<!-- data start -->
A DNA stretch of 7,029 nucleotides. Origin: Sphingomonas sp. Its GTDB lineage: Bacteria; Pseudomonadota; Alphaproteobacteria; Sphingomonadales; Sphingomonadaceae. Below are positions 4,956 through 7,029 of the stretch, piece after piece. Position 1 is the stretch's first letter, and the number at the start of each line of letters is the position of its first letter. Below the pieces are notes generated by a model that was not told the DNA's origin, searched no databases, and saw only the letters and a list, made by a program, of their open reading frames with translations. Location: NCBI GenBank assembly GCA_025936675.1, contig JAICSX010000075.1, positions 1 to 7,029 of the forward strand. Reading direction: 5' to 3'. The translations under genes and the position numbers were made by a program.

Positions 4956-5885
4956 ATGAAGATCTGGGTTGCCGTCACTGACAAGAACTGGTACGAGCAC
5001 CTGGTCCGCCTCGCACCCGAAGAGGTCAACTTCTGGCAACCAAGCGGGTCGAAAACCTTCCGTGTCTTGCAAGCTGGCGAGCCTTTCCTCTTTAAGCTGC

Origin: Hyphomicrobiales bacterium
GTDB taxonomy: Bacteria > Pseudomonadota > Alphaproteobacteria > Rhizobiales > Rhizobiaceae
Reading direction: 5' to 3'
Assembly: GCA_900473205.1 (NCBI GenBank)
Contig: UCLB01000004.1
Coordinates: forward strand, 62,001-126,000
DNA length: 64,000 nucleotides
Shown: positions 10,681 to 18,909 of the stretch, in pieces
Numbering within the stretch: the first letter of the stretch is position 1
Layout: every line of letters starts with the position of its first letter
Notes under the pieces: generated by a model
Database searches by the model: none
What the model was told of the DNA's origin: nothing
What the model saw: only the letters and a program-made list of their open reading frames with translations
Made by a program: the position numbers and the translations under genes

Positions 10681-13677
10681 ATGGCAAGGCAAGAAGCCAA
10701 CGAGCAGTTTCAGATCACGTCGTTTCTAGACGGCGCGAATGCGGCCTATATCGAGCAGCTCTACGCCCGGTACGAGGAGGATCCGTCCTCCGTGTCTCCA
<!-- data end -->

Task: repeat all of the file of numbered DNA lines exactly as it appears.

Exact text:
A DNA stretch of 7,029 nucleotides. Origin: Sphingomonas sp. Its GTDB lineage: Bacteria; Pseudomonadota; Alphaproteobacteria; Sphingomonadales; Sphingomonadaceae. Below are positions 4,956 through 7,029 of the stretch, piece after piece. Position 1 is the stretch's first letter, and the number at the start of each line of letters is the position of its first letter. Below the pieces are notes generated by a model that was not told the DNA's origin, searched no databases, and saw only the letters and a list, made by a program, of their open reading frames with translations. Location: NCBI GenBank assembly GCA_025936675.1, contig JAICSX010000075.1, positions 1 to 7,029 of the forward strand. Reading direction: 5' to 3'. The translations under genes and the position numbers were made by a program.

Positions 4956-5885
4956 ATGAAGATCTGGGTTGCCGTCACTGACAAGAACTGGTACGAGCAC
5001 CTGGTCCGCCTCGCACCCGAAGAGGTCAACTTCTGGCAACCAAGCGGGTCGAAAACCTTCCGTGTCTTGCAAGCTGGCGAGCCTTTCCTCTTTAAGCTGC

Origin: Hyphomicrobiales bacterium
GTDB taxonomy: Bacteria > Pseudomonadota > Alphaproteobacteria > Rhizobiales > Rhizobiaceae
Reading direction: 5' to 3'
Assembly: GCA_900473205.1 (NCBI GenBank)
Contig: UCLB01000004.1
Coordinates: forward strand, 62,001-126,000
DNA length: 64,000 nucleotides
Shown: positions 10,681 to 18,909 of the stretch, in pieces
Numbering within the stretch: the first letter of the stretch is position 1
Layout: every line of letters starts with the position of its first letter
Notes under the pieces: generated by a model
Database searches by the model: none
What the model was told of the DNA's origin: nothing
What the model saw: only the letters and a program-made list of their open reading frames with translations
Made by a program: the position numbers and the translations under genes

Positions 10681-13677
10681 ATGGCAAGGCAAGAAGCCAA
10701 CGAGCAGTTTCAGATCACGTCGTTTCTAGACGGCGCGAATGCGGCCTATATCGAGCAGCTCTACGCCCGGTACGAGGAGGATCCGTCCTCCGTGTCTCCA